Plateosaurus — Plateosaurus (meaning ’flat lizard’) is a genus of plateosaurid prosauropod dinosaur that lived during the Norian and Rhaetian stages of the Late Triassic period, around 216 to 199 million years ago in what is now Europe. There are two currently recognized species, P. engelhardti and P. longiceps, although others have been assigned in the past.
Discovered in 1834 and described three years later, Plateosaurus was one of the first dinosaurs formally named, although not one of the three genera originally used to define Dinosauria, because at the time it was poorly known and impossible to identify as a dinosaur. Plateosaurus were bulky bipedal herbivores which had small skulls on long necks, sharp plant-crushing teeth, powerful limbs, and large thumb claw on each ’hand’ probably used for defense and feeding.
The skull of Plateosaurus was deeper than that of Coelophysis — i.e. a stronger, deeper head than most prosauropods, although still small and narrow compared to the size of its body. It had four sets of fenestrae (skull openings); these openings were for the naris and orbit as well as an infratemporal fenestra at the back of the skull and an antorbital fenestra between the eye and nose. It had a long snout and many small, leaf-shaped, socketed teeth and the low-slung hinge of its lower jaw, which give the muscles greater leverage. These features suggest that it fed exclusively on plants. Its eyes were directed to the sides, rather than the front, providing all-round vision to watch for predators. Some fossil skeletons have preserved sclerotic rings.
Plateosaurus had numerous small teeth in both the upper and lower jaw, five to six on the premaxilla, twenty four to thirty on the maxilla, and twenty one to twenty eight on the dentary. These teeth had serrated, leaf-shaped crowns suitable for digestion of plant material. It is thought Plateosaurus had narrow cheek pouches which kept food from spilling out when it ate.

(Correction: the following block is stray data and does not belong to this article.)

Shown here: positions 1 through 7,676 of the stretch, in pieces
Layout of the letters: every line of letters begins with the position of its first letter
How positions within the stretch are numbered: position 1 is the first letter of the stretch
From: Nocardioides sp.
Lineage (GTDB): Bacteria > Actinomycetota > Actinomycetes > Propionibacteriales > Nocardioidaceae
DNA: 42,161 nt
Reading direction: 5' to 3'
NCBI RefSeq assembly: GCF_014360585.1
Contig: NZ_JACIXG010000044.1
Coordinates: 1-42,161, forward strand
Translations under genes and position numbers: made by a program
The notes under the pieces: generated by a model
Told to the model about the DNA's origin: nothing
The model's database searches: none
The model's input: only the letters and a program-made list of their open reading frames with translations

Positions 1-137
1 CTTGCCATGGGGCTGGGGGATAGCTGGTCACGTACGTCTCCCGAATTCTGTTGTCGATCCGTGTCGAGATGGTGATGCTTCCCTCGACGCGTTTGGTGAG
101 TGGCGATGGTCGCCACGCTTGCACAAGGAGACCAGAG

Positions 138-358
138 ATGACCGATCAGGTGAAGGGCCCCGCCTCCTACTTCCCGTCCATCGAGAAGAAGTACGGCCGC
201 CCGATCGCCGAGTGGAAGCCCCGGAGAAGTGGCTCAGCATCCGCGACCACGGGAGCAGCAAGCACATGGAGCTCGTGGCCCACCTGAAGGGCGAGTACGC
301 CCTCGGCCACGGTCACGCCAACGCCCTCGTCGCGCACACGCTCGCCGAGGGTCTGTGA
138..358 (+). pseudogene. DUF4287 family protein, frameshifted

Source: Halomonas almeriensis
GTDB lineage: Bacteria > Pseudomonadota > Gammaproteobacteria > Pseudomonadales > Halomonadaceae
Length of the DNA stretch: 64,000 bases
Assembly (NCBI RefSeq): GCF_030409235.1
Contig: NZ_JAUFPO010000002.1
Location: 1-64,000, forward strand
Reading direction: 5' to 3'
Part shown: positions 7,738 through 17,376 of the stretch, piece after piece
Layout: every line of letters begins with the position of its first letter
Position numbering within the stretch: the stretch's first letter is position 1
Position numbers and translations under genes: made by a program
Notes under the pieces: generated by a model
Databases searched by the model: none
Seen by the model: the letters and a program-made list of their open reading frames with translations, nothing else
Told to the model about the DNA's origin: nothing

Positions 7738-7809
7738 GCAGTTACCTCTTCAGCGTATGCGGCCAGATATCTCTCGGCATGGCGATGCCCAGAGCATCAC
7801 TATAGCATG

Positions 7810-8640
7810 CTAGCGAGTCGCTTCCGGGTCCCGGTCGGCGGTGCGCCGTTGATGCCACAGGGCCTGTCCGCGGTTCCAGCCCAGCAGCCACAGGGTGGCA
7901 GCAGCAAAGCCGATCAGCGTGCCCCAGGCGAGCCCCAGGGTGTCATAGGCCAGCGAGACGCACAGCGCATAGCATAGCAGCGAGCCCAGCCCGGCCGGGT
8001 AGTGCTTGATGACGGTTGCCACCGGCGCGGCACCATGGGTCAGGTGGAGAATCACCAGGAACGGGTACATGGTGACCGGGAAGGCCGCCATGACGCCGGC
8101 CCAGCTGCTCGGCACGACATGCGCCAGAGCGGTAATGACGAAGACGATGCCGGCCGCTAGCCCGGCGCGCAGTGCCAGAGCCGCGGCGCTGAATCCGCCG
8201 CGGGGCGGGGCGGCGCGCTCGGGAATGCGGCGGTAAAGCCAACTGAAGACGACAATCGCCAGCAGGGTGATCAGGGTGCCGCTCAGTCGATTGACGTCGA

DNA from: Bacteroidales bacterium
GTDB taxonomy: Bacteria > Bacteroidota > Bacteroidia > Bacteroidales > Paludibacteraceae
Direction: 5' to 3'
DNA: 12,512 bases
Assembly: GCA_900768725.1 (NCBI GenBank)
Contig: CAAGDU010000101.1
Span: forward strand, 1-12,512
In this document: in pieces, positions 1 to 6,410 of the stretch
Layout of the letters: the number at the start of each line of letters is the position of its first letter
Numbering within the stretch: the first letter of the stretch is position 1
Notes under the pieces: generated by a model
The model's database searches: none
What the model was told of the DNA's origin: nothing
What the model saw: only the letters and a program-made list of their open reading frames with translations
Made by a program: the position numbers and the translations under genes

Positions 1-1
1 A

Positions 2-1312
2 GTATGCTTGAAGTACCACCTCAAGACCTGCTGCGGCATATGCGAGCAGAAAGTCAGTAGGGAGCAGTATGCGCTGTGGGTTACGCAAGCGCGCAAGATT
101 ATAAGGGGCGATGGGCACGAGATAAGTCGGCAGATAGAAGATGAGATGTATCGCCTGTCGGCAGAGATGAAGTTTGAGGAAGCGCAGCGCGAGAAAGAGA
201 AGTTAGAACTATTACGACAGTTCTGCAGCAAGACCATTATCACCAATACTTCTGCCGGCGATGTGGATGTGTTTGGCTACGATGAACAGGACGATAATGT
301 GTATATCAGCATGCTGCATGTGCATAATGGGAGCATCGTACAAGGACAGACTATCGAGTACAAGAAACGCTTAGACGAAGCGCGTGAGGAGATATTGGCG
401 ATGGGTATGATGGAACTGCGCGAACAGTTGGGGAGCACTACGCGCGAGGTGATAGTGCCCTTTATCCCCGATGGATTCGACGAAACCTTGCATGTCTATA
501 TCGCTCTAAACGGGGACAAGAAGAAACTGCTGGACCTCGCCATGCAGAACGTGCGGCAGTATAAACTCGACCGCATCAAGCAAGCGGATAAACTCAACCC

Plateosaurus was the largest known dinosaur of its time, reaching 6 to 10 meters in length and up to an estimated 700 kg in mass. A member of the group of early herbivores known as prosauropods, it was more powerfully built than that of similar animals such as Anchisaurus. Plateosaurus had a long neck, composed of around nine cervical vertebrae, a stocky body and a pear-shaped torso. It had a long tail composed of at least forty caudal vertebrae which served to counterbalance the front-heavy body and long neck.
Plateosaurus was an obscure dinosaur up until the past century, with very scant material known and few detailed studies. Over time, new discoveries and researches have given researchers more information about its locomotion, feeding mechanisms and metabolism.
The small leaf-shaped teeth of Plateosaurus indicate it was an herbivore, one of the first large dinosaurs that browsed in tall vegetation like conifers and cycads, supported by its long neck. Like its relative Massospondylus, it might have swallowed gastroliths (gizzard stones) to digest food because of the lack of cheek teeth.